A stunningly imaginative novel about the Cold War, the Russian space program, and the amazing fraud that pulled the wool over the eyes of the world.
It's 1964 in the USSR, and unbeknownst even to Premier Khrushchev himself, the Soviet space program is a sham. Well, half a sham. While the program has successfully launched five capsules into space, the Chief Designer and his team have never successfully brought one back to Earth. To disguise this, they've used twins. But in a nation built on secrets and propaganda, the biggest lie of all is about to unravel.
Because there are no more twins left.
Combining history and fiction, the real and the mystical, First Cosmic Velocity is the story of Leonid, the last of the twins. Taken in 1950 from a life of poverty in Ukraine to the training grounds in Russia, the Leonids were given one name and one identity, but divergent fates. Now one Leonid has launched to certain death (or so one might think...), and the other is sent on a press tour under the watchful eye of Ignatius, the government agent who knows too much but gives away little. And while Leonid battles his increasing doubts about their deceitful project, the Chief Designer must scramble to perfect a working spacecraft, especially when Khrushchev nominates his high-strung, squirrel-like dog for the first canine mission.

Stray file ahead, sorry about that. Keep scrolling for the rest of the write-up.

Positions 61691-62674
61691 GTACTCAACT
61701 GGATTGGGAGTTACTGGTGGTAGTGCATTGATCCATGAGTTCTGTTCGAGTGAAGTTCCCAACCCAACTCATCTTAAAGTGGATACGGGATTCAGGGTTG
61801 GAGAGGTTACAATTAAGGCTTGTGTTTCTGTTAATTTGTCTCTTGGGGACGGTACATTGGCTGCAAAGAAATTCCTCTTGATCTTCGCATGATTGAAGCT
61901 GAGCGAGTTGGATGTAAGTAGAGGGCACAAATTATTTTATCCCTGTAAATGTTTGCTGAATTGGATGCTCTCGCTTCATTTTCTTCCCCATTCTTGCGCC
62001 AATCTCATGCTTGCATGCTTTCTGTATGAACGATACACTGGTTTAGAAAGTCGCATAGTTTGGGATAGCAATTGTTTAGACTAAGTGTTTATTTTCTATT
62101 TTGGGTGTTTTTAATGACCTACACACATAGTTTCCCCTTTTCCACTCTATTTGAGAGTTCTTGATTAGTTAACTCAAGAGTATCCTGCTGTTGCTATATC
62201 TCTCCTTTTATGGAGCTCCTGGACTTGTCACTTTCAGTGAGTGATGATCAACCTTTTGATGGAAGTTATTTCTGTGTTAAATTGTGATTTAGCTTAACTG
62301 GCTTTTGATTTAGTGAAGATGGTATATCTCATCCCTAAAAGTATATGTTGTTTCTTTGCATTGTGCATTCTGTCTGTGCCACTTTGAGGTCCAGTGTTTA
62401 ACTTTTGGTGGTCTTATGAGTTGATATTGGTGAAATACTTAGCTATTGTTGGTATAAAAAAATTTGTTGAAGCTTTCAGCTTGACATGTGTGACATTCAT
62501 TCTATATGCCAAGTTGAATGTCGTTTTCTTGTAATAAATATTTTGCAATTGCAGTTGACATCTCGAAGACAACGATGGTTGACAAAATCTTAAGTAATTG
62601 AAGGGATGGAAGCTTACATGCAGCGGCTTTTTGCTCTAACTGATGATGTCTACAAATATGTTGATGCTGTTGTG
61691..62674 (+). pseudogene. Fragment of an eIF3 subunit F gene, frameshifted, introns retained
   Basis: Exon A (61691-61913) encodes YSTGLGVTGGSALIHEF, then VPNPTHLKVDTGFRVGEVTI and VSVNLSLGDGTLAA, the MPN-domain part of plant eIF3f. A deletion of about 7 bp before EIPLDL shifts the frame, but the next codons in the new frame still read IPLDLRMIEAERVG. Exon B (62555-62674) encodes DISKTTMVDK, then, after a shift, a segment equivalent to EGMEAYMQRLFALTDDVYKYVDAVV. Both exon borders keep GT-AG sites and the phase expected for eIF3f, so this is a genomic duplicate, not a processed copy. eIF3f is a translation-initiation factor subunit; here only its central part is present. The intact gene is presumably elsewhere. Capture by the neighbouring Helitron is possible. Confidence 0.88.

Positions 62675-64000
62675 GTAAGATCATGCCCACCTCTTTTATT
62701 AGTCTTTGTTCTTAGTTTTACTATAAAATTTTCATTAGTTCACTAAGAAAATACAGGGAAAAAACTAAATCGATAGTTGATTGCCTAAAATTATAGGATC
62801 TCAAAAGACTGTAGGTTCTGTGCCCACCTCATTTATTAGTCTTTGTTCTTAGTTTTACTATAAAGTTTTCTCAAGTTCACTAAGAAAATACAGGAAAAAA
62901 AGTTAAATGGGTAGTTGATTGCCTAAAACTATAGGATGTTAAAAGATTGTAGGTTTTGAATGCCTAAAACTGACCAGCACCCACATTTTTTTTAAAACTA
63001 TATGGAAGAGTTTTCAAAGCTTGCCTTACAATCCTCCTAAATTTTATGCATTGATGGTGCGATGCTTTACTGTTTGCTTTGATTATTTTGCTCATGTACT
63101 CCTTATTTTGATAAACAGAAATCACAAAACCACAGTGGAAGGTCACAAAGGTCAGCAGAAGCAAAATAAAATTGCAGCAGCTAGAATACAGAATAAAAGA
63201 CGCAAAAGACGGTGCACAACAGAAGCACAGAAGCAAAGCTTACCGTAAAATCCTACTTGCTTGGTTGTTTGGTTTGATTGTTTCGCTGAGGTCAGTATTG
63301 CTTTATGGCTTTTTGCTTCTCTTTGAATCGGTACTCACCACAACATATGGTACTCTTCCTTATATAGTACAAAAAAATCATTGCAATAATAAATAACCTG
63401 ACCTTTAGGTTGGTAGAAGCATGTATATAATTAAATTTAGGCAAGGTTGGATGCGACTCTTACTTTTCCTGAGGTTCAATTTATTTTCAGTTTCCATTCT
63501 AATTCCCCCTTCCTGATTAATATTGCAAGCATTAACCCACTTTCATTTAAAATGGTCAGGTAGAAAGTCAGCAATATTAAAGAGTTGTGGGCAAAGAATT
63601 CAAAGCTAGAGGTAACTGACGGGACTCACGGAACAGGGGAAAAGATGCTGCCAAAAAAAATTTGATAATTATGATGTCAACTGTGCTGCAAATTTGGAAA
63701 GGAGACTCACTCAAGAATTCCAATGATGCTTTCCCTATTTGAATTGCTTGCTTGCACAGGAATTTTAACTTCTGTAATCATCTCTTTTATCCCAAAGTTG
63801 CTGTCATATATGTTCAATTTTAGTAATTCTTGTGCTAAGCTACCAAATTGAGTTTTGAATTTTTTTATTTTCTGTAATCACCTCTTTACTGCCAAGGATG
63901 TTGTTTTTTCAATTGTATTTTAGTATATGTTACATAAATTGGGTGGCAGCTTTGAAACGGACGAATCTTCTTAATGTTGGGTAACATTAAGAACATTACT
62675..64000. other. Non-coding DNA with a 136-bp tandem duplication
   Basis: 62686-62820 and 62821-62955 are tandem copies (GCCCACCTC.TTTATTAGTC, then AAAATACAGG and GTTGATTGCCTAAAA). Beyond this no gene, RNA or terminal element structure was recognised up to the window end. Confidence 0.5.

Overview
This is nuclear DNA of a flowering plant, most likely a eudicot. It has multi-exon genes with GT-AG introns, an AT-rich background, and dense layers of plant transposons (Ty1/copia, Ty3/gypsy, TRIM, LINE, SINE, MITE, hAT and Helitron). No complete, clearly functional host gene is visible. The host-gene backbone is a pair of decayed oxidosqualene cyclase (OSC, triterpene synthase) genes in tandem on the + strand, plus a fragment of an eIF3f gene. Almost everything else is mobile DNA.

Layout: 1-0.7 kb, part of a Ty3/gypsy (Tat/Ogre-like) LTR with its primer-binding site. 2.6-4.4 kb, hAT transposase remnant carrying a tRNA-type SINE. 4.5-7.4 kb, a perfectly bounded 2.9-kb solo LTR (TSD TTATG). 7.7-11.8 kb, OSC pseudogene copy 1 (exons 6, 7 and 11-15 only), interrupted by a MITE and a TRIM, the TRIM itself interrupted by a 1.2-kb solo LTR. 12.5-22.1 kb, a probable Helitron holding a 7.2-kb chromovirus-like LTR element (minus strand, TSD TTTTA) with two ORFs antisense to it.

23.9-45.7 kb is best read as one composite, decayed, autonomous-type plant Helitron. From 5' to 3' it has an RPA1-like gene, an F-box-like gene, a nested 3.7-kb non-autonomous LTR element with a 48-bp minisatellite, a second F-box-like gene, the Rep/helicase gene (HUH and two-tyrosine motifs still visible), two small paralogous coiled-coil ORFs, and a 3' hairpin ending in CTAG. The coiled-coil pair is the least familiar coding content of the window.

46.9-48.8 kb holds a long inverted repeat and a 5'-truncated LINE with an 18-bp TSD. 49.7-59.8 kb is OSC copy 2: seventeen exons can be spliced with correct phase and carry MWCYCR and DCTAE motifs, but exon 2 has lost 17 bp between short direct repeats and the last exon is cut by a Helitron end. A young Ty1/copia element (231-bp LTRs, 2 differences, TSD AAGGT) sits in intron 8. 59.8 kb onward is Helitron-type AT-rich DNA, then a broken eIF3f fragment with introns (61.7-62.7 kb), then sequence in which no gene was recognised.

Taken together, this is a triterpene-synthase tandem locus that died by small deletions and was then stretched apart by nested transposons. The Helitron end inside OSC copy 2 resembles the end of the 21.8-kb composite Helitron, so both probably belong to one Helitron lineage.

By turns grim and whimsical, fatalistic and deeply hopeful, First Cosmic Velocity is a sweeping novel of the heights of mankind's accomplishments, the depths of its folly, and the people - and canines - with whom we create family.
“I ate this right up. Boldy imagined and deeply human, Zach Powers’ re-creation of the Russian space program is a story that will entertain you, and then haunt you.” (Michael Poore, author of Reincarnation Blues)
What listeners say about First Cosmic Velocity
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- Amazon Customer
it ended right when it was getting good. :( I think it has great characters and bones, but Its almost like the author ended the story because he was tired of writing it.
- Matthew Hubbard
YES! SO GOOD!
I never wanted this book to end. I loved it all. Fascinating pretense, I could actually believe it was true.